Monday, November 19, 2012

Ibrutinib (PCI 32765) Rapidly Improves Platelet Counts in CLL/SLL Patients and Has Minimal Effects On Platelet Aggregation

Apparently, judging by some of the emails that I received, my epistaxis (bloody nose) generated some general concern, so I am glad to be able to say that I am no longer walking around with a tissue at the constant ready, and more importantly, I have some reassuring research to share from an ASH 2012 abstract.

No less an expert than Dr. Mohammed Farooqui from the NIH did the study titled Ibrutinib (PCI 32765) Rapidly Improves Platelet Counts in Chronic Lymphocytic Leukemia / Small Lymphocytic Lymphoma (CLL/SLL) Patients and Has Minimal Effects On Platelet Aggregation without any pharma support that looked at not only at platelet counts, but also how well they actually function or aggregate, a critical step in clot formation, and other measures of their activity. He found what yours truly had suggested in my last post.

Although grade 1 or 2 (mild or moderate and not dangerous or disabling) bruising is a known adverse event seen with an ibrutinib, Dr. Farooqui found in looking at 25 volunteers in the NIH trial who were taking 420 mg a day that " This preliminary report does not identify any significant ibrutinib effect on platelet function." Equally important, platelet counts rapidly improved. He concludes by saying something very similar to what I gathered from the old literature that I referenced in my last post:  A rough day: Bloody nose times two and a tender rash minutes before my CLL and MDS lectures in Chicago. I quote the last line of the ASH abstract: "The apparent functional tolerance of BTK inhibition in platelets is likely attributable to redundancy in the affected signaling pathways." What I said was "there are also clearly redundant pathways and signaling to get a healthy thrombus going in response to an arterial injury."  Like minded, except Dr. Farooqui has the lab data to support his finding.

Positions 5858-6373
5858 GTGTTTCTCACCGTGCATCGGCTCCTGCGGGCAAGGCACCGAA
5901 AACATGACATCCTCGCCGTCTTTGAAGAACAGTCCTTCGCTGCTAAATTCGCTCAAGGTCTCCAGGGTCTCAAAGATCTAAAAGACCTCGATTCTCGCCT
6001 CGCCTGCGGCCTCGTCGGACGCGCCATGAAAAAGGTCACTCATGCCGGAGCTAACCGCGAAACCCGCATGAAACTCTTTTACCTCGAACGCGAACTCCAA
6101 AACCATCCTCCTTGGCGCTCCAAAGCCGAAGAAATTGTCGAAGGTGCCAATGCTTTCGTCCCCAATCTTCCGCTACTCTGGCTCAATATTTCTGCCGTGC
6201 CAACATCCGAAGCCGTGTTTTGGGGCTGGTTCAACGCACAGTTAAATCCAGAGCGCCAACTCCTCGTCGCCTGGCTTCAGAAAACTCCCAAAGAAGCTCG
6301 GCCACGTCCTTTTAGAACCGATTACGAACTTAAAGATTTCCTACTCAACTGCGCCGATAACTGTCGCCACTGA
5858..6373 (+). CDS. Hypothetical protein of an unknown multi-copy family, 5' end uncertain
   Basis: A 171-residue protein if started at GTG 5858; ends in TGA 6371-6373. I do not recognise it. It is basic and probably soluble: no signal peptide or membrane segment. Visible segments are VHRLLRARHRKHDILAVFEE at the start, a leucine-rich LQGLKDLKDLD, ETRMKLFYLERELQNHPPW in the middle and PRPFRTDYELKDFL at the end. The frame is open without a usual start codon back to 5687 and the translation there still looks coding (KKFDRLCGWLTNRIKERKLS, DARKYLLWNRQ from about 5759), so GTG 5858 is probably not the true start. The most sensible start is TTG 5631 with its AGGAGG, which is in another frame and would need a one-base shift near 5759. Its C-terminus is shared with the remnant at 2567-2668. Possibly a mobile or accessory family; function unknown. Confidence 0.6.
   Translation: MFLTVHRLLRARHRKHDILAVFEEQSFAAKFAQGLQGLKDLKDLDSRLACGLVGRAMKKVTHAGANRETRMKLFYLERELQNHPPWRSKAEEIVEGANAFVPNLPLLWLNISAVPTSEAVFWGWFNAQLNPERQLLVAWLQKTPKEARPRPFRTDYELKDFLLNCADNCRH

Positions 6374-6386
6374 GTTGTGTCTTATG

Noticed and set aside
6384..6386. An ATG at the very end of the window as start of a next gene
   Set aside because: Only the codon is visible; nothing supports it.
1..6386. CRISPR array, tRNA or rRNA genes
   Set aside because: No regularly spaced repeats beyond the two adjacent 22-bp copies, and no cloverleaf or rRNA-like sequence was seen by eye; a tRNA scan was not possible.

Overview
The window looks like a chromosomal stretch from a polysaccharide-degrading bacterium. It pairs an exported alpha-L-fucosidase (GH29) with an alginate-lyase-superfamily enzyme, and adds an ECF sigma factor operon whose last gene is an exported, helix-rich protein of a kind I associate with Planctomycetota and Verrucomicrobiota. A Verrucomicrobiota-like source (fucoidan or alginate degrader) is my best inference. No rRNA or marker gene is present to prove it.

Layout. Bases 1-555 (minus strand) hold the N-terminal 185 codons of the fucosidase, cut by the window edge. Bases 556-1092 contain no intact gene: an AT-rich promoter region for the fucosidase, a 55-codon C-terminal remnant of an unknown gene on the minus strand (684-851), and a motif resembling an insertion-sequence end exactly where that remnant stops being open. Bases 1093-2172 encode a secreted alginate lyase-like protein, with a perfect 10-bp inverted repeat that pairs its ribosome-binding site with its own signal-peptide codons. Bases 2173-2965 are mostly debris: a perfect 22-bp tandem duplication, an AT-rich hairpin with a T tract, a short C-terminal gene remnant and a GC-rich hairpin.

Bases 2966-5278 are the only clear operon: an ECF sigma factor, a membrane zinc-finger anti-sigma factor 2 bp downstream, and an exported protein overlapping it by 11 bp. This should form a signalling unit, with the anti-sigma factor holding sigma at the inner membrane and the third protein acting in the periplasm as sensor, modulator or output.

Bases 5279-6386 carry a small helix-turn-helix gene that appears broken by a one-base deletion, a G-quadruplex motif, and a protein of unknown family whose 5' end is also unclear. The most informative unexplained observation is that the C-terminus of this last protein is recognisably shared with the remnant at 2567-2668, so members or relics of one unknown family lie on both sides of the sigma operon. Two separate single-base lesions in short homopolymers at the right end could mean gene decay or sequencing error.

Here's another thing I really liked about his abstract beside the reassurance on the platelet issue.

"This work was supported by the Intramural Research Program of NHLBI, NIH. We thank our patients for participating in these research studies." 

They not only funded the research themselves because they thought it was important, but they thanked the patients. That is so rare and so welcome. I would have to call Dr. Mohammed Farooqui and his team at the NIH (including my old friend, Dr. Wiestner) mensches (Yiddish for a good people).

Now you might argue that I should have read all the ASH abstracts that mention ibrutinib by now and you would make a good point. I am therefore most grateful to the reader who pointed me to this particular research after reading my last post. In my defense, I have been a tad busy with travel and teaching. I guarantee that all the ASH abstracts that mention CLL will be read with more than a few reviews presented here over the next few weeks.

As my more constant reader can perhaps tell from my upbeat tone, I am feeling much better with not only no more bloody noses or other issues with which to deal, but thankfully with a rested mind and body.

Nothing like a good night's sleep and being home again with my wife and cat.

Labels: , , , , , , ,


Anonymous Anonymous said...


Look forward to your ASH reviews. One interesting abstract is that another institution (Memorial Sloan) seems to be stating a CLL MRD-negative success with engineered T-cells (with T-cell persistence also) like University of Penn last year if I am reading abstract correctly. ASH abstract at following address:

Your opinion on engineered T-cell progress in CLL during your ASH reviews would be welcome because a second institution achieving success in this T-cell area with CLL would be hopeful news even if preliminary.

November 20, 2012 at 8:22 AM  
Anonymous Anonymous said...

Be sure to look up Dr. Farooqui at ASH .. he will be handling two of the NIH posters. You will like him and also find him very interesting and forthcoming. All the best, Lynn

November 22, 2012 at 9:40 PM  

Post a Comment

Subscribe to Post Comments [Atom]

<< Home